Things I’m glad my mother did for me:
Prior to first grade, she forced me to drill in the 12-times-12 multiplication table until I knew it forward and backward.
She taught me never to run with scissors and not to hand knives to people blade first.
She taught me to eat with my mouth closed.
She introduced me to kimchi.
Things I’m glad my father did for me:
He taught me not to open a car door and try to get out while it was still moving.
He taught me to use hot sauce on everything and that MSG is good.
Thinking about those good deeds, it’s hard to believe just how abusive my parents could be. But I’m forced to remember it daily, because I have to deal with the consequences, one of which is my habit of eating too fast. This came about because during my teenage years my father entered a phase where he had extreme anger at a coworker. I can’t remember the coworker’s name. I’ll call him Eric.
I never met Eric. I only knew him because at the dinner table my father used the name Eric when pounding the table and yelling at me while I tried to eat. He’d pop a vein in his forehead and turn red with rage, even screaming himself hoarse, calling me Eric and telling me what a jerk I was. When I tried to politely remind him that I wasn’t Eric, it would make him really mad.
“DON’T TRY THAT WITH ME, MISTER. I KNOW EXACTLY WHO YOU ARE!!”
My mother never stepped in to stop this, because she was afraid of my father. In fact, she made things worse by enforcing the rule that I couldn’t leave the dinner table until I’d finished all my food. I couldn’t defy her and leave anyway because of the seating arrangement. I was always made to sit with my back to the wall, and the only way out was past my father. My father was short but strong. I needed permission to leave, and it was dangerous to leave without my mother granting me permission.
So, I learned to wolf my food down just so I could get out of the trap. Every single dinner, seven days a week, for some six years or so, until I could get away from the house altogether and live on my own.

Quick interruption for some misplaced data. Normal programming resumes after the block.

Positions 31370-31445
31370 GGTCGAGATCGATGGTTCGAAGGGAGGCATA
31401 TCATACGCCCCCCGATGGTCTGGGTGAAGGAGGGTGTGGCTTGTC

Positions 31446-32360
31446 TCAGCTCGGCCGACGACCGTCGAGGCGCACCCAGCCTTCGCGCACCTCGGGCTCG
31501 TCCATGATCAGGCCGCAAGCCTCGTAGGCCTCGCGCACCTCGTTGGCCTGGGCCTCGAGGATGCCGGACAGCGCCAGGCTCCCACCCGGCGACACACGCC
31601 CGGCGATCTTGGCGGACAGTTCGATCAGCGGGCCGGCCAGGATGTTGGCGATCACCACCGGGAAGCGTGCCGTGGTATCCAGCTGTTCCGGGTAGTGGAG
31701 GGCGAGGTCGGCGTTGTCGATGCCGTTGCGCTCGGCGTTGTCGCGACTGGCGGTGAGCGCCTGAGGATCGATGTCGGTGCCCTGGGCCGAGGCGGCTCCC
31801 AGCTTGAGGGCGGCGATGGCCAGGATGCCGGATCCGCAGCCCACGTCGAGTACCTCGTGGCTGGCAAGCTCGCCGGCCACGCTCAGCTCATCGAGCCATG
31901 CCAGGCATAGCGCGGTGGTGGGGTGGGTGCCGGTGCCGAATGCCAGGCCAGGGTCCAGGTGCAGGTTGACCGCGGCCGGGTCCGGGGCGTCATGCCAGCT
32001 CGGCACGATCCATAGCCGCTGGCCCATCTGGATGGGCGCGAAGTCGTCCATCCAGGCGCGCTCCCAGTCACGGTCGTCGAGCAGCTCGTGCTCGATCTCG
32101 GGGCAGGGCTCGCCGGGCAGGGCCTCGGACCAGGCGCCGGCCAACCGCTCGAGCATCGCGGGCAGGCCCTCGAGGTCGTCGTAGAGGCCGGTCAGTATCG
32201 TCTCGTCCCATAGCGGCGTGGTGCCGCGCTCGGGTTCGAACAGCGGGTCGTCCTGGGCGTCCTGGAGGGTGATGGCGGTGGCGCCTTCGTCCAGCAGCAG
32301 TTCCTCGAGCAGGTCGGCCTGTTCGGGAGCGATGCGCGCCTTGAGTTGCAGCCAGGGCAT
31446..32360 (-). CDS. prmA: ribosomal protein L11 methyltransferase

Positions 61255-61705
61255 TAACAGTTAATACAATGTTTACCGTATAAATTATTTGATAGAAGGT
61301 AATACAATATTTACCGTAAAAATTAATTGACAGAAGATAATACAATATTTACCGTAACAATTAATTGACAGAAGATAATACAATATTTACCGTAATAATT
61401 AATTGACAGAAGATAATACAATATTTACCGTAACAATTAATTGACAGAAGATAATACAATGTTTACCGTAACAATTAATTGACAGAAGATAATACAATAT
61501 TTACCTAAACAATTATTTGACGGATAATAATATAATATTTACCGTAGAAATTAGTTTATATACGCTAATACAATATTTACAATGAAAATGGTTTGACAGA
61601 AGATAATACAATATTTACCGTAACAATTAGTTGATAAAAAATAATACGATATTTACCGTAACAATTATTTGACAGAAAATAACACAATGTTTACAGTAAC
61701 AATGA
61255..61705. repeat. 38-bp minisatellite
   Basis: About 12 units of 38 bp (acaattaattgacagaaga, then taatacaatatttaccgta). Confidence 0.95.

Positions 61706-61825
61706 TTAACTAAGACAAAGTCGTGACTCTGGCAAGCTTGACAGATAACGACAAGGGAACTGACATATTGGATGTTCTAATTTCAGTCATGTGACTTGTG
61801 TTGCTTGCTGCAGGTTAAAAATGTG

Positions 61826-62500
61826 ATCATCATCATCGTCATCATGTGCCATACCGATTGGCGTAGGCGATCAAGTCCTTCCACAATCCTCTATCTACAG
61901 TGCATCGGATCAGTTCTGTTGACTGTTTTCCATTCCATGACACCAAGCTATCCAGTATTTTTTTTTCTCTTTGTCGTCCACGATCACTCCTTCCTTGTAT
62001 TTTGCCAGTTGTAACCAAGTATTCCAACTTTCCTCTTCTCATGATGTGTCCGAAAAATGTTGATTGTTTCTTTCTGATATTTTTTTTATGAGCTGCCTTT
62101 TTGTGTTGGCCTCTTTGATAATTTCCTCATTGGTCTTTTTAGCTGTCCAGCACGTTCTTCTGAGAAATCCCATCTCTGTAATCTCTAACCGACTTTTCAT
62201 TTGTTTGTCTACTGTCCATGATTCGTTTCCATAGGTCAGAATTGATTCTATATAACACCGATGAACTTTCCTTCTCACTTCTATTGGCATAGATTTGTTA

I could have escaped sooner, but I wasn’t allowed to get a job for reasons I still don’t understand. They said it would interfere with my schoolwork, but that didn’t make any sense to me.
All that was more than 50 years ago, but I have never been able to break the habit of eating too fast. It’s a choking hazard. I have to be especially wary of it when I’m eating sandwiches. One trick I’ve learned: I took up eating with chopsticks when possible. I’d cut my food up before starting to eat so there were no big chunks, and I’d get in one bite at a time with chopsticks. That helped slow me down.
When I tell people I’m a recovering child abuse survivor, I often get unsolicited advice along the lines of “you just need to put it behind you.” People have no concept of how transformative emotional abuse can be. It changes you in ways you can’t forget. If I tried to forget the dinner table screaming and what I had to do to cope, I’d have choked to death years ago. Forgetting doesn’t work. Carrying the coping forward works.
What also works is learning to laugh at the memories. Especially Dad’s popped vein and lobster face while he called me Eric, spitting and losing his voice. I couldn’t laugh at the time, but now, in hindsight, the whole performance is hilarious. I don’t need to forget the comedy. I need to cherish and treasure it always.
This column is in part thanks to mandatory CPR and first aid training for Real Change employees.
One of the tidbits of the training was they don’t call abdominal thrusts the Heimlich maneuver anymore. So, during the ride home with other coworkers, the subject was of course raised: “Have you ever done the Heimlich to anyone?” I said no but that I’d had it done to me.
Thanks to Katie Comboy, our volunteer manager, for inspiring this one!
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Dr. Wes is the Real Change Circulation Specialist, but, in addition to his skills with a spreadsheet, he writes this weekly column about whatever recent going-ons caught his attention. Dr. Wes has contributed to the paper since 1994. Curious about his process or have a response to one of his columns? Connect with him at [email protected].
Read more of the May 24-30, 2023 issue.